MARVEL LEGENDS (HASBRO)
“Jocasta’s superhuman force fields and electromagnetic beams make her a valuable ally of the Avengers.”
After creating his “son”, The Vision, Avengers foe Ultron set his sights on creating himself a bride. Being the melodramatic and rather twisted so and so he is, he opted to use the mind of his “mother” Janet Van Dyne, aka The Wasp, for his robot mate. He dubbed his creation “Jocasta” in reference to Oedipus, and the obvious Oedipal complex that Ultron possessed in reference to his creator Hank Pym. Jan was able to keep her brain in her own body of course, leaving Jocasta a lifeless husk…at first. Eight issues after her first appearance, however, she reactivated, with her own personality, one which, like Vision before her, led her to rebel against her creator. She went on to play a supporting role in the Avengers books for the next couple of decades, tending to hover in the background of most stories. Recently, she’s actually been getting a bit more focus, with a pretty central role in Dan Slott’s run on Iron Man in particular. She’s been without a single action figure for the first 43 years of her existence, but, lucky her, that’s just changed!
THE FIGURE ITSELF
Jocasta is the second figure in the Joe Fixit Series of Marvel Legends. She’s another comics-based figure, of course, and is, as noted above, the very first Jocasta figure we’ve ever gotten (something Hasbro very proudly announced when they showed her off). Jocasta’s look has been fairly consistent over the years, but this figure goes for the most classic aspects of the character. The figure stands 6 1/4 inches tall and she has 29 points of articulation. Jocasta is built on the Moonstone body, which is one of the oldest bases still in Hasbro’s parts library (only Bucky Cap and Hyperion are older). Compared to more recent additions to the line, it’s a bit limited in terms of posability and range of motion, as well as having slightly wonkier proportions compared to newer stuff. In terms of build, it’s not exactly a pitch perfect match for Jocasta, so why exactly it was chosen for this figure is kind of up in the air. It’s not bad, but I’d personally have preferred to see the use something more recent. I guess they don’t want too many figures in a short span of time being built on the Phoenix body, though. To help liven things up, she gets a new head, torso, pelvis, and an add-on for the thigh “garter.” The new parts are pretty decently handled, with the head in particular being a solid recreation of her classic comics design. The torso’s an improvement on the standard Moonstone parts, but is somewhat hampered bu having to deal with the older arms and legs. In terms of paint, Jocasta’s a lot of silver, which is accurate, of course. They’ve at least actually given her a two-toned set up, which keeps things somewhat interesting. The darker color’s molded, while the lighter is painted. It works pretty well. Jocasta is packed with two sets of hands, one in fists, and one in open gesture, as well as the torso of the Joe Fixit Build-A-Figure.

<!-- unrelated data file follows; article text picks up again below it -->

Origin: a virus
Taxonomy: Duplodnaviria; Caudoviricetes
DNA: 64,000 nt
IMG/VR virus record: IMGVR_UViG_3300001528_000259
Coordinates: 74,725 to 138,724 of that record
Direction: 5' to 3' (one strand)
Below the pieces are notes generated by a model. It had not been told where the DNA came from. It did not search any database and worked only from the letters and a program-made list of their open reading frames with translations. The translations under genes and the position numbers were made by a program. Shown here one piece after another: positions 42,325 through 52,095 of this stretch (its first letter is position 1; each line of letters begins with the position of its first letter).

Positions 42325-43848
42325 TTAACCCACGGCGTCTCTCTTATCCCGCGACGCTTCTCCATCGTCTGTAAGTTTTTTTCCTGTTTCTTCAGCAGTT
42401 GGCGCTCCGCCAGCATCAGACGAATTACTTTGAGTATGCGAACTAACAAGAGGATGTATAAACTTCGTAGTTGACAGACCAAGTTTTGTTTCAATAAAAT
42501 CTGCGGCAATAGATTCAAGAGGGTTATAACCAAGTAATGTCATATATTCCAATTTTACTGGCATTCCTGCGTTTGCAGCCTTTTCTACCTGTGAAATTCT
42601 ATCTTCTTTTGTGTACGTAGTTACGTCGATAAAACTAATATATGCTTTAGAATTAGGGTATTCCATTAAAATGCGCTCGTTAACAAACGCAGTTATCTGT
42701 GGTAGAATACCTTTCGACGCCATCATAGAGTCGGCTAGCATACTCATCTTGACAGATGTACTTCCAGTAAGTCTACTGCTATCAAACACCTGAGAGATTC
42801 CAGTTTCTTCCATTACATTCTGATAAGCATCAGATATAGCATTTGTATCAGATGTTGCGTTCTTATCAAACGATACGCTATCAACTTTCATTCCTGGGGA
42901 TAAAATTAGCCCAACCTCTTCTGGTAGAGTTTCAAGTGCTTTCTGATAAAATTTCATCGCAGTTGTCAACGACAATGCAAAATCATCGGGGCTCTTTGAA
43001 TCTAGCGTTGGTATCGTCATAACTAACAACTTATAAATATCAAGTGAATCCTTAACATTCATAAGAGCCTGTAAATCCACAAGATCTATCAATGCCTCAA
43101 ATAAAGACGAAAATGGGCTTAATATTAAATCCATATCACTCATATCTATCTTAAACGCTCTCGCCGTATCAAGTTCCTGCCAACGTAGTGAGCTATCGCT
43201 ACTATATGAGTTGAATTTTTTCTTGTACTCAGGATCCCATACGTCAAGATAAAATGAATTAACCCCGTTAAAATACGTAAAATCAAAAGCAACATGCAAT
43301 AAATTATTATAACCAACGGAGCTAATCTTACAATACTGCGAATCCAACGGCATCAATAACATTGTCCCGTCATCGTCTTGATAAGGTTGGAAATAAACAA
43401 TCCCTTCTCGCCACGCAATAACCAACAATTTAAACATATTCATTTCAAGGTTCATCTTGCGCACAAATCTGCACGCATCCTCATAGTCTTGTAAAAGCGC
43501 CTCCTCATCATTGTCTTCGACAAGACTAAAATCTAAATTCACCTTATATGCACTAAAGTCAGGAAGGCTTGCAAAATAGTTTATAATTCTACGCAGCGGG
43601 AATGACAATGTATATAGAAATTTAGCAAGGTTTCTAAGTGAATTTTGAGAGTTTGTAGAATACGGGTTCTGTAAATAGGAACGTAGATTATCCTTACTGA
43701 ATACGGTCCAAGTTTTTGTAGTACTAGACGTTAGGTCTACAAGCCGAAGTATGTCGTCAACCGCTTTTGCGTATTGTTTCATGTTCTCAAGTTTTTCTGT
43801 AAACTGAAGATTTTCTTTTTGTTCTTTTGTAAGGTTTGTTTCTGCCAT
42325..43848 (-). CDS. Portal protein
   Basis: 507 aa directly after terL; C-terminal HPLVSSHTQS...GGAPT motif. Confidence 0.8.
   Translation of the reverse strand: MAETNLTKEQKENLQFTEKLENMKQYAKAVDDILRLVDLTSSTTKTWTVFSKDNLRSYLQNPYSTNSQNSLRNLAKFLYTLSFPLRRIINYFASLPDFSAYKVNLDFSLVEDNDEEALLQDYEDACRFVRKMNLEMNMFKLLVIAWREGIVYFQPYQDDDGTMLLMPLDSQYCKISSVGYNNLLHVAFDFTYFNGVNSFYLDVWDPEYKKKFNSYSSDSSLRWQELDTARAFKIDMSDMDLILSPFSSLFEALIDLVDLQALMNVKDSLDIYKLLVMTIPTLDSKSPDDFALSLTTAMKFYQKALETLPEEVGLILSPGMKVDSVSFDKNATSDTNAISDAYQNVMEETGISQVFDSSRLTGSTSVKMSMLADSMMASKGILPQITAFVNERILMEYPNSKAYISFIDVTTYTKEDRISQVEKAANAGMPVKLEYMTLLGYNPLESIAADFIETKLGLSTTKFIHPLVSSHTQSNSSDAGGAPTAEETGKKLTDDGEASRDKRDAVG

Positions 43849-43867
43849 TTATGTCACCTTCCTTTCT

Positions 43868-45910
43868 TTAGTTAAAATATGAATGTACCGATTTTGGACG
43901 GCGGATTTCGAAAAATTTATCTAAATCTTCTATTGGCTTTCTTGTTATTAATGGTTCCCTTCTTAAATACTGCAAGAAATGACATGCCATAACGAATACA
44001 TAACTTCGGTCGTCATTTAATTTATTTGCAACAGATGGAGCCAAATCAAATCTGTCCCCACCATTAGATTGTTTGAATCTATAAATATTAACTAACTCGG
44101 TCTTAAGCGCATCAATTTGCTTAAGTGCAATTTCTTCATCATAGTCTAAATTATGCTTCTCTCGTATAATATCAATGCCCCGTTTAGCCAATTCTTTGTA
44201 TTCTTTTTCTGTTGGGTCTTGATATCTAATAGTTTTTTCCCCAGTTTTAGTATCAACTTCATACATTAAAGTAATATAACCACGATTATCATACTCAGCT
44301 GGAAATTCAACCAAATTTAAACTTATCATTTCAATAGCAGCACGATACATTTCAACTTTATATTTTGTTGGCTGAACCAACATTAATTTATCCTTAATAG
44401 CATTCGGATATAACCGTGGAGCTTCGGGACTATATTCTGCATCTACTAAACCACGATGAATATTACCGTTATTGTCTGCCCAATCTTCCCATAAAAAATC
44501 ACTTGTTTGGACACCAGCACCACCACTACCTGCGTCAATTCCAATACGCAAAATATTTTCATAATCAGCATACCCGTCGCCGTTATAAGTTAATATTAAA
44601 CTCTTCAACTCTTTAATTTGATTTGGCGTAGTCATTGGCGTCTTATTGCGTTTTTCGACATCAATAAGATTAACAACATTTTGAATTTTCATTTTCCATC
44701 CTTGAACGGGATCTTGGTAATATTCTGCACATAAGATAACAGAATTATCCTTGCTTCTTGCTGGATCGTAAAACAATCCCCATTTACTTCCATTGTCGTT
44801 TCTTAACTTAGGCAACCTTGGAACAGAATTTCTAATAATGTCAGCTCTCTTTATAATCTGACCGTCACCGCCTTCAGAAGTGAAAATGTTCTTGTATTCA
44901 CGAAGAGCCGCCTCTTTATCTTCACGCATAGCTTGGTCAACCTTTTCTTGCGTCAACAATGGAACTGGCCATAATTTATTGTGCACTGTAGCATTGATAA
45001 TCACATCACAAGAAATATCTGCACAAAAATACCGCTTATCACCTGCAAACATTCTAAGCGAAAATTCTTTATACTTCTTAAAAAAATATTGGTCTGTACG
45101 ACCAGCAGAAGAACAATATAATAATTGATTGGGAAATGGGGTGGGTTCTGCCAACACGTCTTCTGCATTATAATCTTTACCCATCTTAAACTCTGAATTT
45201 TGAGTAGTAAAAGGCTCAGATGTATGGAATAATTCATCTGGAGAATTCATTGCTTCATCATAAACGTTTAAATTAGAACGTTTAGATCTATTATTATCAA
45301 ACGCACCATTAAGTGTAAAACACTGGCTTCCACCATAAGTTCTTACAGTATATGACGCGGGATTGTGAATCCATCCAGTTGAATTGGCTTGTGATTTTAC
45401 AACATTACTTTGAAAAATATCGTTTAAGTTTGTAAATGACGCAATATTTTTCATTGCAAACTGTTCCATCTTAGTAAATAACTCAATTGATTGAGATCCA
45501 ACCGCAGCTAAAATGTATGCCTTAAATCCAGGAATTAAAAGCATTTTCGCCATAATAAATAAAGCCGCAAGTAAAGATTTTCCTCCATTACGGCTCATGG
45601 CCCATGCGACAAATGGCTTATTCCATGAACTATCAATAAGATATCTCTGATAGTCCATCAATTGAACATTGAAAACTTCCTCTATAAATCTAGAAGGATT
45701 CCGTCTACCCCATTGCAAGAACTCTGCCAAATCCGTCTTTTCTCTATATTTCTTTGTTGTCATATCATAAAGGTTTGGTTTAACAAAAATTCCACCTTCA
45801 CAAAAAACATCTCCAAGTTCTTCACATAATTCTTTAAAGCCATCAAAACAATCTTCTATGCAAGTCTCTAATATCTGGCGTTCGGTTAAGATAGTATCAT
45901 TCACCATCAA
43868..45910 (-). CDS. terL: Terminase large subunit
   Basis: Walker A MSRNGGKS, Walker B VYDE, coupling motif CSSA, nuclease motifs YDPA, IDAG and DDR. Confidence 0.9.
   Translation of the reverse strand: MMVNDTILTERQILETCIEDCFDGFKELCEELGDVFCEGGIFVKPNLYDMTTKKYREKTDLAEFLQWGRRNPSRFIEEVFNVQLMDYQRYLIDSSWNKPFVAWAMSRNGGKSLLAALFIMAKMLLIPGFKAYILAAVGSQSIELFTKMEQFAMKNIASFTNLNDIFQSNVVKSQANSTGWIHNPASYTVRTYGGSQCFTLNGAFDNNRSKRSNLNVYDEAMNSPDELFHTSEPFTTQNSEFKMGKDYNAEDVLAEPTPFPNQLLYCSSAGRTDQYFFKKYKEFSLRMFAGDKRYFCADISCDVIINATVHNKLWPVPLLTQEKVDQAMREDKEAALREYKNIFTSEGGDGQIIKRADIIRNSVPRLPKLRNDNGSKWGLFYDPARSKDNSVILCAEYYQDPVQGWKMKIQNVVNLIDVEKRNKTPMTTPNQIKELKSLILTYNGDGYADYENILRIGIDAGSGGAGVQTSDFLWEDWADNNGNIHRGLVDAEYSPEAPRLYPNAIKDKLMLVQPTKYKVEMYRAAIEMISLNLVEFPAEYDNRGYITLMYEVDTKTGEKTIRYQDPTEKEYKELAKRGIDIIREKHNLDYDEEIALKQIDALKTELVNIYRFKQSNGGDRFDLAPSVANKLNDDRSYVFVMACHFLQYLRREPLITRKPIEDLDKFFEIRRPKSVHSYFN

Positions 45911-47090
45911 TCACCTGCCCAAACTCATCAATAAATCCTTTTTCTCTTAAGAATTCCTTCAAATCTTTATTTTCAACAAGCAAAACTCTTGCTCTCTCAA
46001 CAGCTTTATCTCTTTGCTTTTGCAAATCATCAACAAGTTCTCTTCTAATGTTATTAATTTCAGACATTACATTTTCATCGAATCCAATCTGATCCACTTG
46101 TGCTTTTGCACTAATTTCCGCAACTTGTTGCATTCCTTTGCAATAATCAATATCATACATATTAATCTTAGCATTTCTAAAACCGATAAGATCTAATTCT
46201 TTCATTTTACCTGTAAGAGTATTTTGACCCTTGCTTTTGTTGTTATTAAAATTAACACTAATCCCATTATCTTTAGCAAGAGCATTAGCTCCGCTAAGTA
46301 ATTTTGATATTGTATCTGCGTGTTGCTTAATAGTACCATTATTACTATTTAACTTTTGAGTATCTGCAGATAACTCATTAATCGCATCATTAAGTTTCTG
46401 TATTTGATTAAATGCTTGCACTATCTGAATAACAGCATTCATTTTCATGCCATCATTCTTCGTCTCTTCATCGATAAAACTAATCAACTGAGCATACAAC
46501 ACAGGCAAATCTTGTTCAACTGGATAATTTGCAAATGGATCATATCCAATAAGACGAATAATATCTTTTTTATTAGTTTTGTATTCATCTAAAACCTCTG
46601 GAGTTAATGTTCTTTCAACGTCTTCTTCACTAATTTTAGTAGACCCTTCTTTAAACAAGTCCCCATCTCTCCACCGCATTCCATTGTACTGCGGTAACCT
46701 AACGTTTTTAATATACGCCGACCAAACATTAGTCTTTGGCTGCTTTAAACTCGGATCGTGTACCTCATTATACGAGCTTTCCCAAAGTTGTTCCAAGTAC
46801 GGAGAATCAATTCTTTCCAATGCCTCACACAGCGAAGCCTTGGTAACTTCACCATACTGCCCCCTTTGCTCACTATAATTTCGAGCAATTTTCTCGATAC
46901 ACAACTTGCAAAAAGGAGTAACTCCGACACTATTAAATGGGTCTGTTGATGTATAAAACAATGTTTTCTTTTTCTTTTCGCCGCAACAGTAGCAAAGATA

THE ME HALF OF THE EQUATION
Jocasta and Machine Man are one of my favorite little obscure odd-ball pairings, and have been for some time. Back in the Toy Biz Legends days, I assembled my own custom Machine Man (which I mentioned when I reviewed Hasbro’s take on him), and I had the parts picked out for a Jocasta, though I never did get around to finishing her. Ever since getting Aaron in an official capacity, I’ve been hoping for a Jocasta to go along with him, and that’s only increased as her role in the comics has grown. While the base body choice is still questionable, she’s certainly a serviceable figure, and at this point I’m just happy to have her in any sort of figure form at all!
Thanks to my sponsors at All Time Toys for setting me up with this figure for review. If you’re looking for Marvel Legends, or other toys both old and new, please check out their website and their eBay storefront.